It's nearly one o'clock in the morning. My eyes are red and bleary, my knuckles white from frustrated squeezing. I choke down another explosion of profanity and start the level again. My fingers tap out the familiar refrain, dancing over League of Evil 3's simple and precise controls.

Left, jump, punch, wait, jump, punch.

I die again, flinching as my muscular secret agent is sliced into chunks of gory flesh by the blades of a spinning saw. Every failure is like a kick in the gut, an extra ounce of weight dropped onto my already-tired fingers.

But not for a second do I think about giving up and going to bed. Even after the 50th catastrophically bloody ending I don't quit. I scream inwardly, knowing full well why I died and how I could have avoided it. And I take a deep breath. And I start again.

League play

If the first two League of Evil games were hard, this one is like concrete-reinforced hatred. It laughs in the face of your failure, peppering its levels with suddenly deadly traps that are only too pleased to strip the brief smile of success from your face.

The controls are the same as ever. Two arrows move you left and right, with two buttons on the opposite side of the screen controlling your jumps and your attacks. There are double-jumps and wall climbs to perfect, but they're all easily handled with the responsive and smooth controls.

It feels like Ravenous Games is finally confident enough with those controls to pour all of its scorn and anguish into designing the levels. Where before there was some hand-holding, now you're expected to be pixel-perfect from the start.

This has two effects. Firstly, it makes for a much longer experience, and secondly, it makes every success feel like completing a game. To begin with, just getting to the end of a level is a Herculean effort.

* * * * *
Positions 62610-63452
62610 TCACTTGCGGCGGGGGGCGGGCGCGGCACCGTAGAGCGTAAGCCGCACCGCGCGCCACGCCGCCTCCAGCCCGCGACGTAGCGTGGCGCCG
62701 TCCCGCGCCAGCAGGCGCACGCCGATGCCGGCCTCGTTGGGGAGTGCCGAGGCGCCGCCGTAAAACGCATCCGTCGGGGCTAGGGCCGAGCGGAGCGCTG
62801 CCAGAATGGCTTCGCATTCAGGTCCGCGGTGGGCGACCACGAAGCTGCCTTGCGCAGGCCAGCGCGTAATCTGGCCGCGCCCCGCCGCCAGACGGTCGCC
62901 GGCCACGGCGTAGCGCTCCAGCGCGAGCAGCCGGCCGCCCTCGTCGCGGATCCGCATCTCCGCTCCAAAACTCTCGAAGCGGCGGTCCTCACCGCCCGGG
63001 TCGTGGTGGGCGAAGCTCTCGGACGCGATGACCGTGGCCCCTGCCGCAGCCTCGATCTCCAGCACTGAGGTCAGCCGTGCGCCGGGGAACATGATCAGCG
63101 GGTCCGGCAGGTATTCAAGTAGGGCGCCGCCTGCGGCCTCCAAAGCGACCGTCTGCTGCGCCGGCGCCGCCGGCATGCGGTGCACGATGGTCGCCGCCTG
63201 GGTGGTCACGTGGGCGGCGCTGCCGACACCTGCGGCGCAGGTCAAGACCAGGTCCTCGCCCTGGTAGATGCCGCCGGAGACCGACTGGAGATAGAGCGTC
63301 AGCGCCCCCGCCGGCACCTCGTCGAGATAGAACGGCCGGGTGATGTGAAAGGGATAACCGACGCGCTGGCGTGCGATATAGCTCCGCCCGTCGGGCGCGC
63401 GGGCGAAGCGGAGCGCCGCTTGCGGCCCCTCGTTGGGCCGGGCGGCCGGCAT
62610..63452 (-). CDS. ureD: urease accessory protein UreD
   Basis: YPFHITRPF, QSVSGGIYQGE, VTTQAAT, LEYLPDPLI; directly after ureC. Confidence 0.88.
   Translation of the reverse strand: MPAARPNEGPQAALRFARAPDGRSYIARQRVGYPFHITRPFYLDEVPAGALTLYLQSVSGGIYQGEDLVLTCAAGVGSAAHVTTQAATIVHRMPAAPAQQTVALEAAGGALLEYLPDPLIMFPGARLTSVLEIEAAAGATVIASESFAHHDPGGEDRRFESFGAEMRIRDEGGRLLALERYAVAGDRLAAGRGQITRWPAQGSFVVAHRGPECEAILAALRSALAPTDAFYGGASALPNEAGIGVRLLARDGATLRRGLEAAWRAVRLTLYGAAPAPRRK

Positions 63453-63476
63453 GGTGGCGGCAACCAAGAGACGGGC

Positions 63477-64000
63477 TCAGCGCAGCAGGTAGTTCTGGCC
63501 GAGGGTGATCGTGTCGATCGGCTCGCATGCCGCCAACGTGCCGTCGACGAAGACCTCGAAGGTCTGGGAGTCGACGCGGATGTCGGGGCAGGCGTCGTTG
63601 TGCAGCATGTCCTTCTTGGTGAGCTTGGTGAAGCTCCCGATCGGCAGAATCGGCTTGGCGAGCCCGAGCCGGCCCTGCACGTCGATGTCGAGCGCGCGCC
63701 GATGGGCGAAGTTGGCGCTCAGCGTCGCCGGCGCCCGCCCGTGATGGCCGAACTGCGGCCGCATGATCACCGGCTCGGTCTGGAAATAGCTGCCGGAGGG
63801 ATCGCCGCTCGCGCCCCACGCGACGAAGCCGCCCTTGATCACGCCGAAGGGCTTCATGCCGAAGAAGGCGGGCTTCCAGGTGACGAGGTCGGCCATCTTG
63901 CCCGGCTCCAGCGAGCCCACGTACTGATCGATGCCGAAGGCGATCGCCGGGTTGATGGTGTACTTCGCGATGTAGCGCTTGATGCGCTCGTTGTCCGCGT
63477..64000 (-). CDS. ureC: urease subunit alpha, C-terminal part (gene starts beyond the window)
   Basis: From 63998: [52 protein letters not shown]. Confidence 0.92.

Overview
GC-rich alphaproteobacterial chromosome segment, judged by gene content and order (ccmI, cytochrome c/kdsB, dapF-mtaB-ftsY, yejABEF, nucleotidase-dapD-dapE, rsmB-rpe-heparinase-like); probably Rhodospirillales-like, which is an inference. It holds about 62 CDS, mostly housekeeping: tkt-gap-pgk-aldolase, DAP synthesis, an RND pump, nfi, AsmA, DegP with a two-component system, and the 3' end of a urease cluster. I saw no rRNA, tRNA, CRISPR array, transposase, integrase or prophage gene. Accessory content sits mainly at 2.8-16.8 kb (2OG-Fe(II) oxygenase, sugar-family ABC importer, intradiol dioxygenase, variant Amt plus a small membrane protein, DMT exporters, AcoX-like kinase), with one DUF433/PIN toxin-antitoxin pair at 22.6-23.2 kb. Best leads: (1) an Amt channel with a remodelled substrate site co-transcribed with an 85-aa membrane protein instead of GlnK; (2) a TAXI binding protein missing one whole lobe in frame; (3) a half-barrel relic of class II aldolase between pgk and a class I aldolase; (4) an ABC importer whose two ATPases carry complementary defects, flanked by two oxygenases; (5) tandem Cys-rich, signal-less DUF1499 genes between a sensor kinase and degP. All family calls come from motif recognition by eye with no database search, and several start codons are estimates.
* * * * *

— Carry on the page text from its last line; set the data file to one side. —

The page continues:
Each of the 80-plus levels is about traversing an obstacle course of guards, spikes, saws, and fireball-spewing robots, all of which can kill you with a single touch.

At the end of every level there's a scientist, whom you have to punch to death. Watching his tiny body turn into blobs of flesh is your cathartic reward for reaching him.

Evil intent

The first set of levels look familiar. They're set in the same drab warehouses that featured in the first two games, and while the new cartoon graphics are gorgeous, you can't help but feel like Ravenous Games would have been better putting something new first.

Once you're through those 20 levels, though, the game spreads its wings, taking in an undersea base, an ancient temple, and an underground cave system full of hot lava. But most people aren't going to get a chance to see those.

There are some razor-edged difficulty spikes here, and a lot of people are going to abandon the game because of them. It's understandable, but those who stick around are in for one of the most polished platforming experiences the App Store has to offer.

Yes, it's back-breakingly difficult, but that makes your successes all the richer. There are few games that have you howling cheers of victory to an empty living room in the early hours of the morning, and League of Evil 3 is one of them.

And once those cheers have died down you'll move on to the next level. Because you're a sucker for punishment, and because League of Evil is really rather brilliant.

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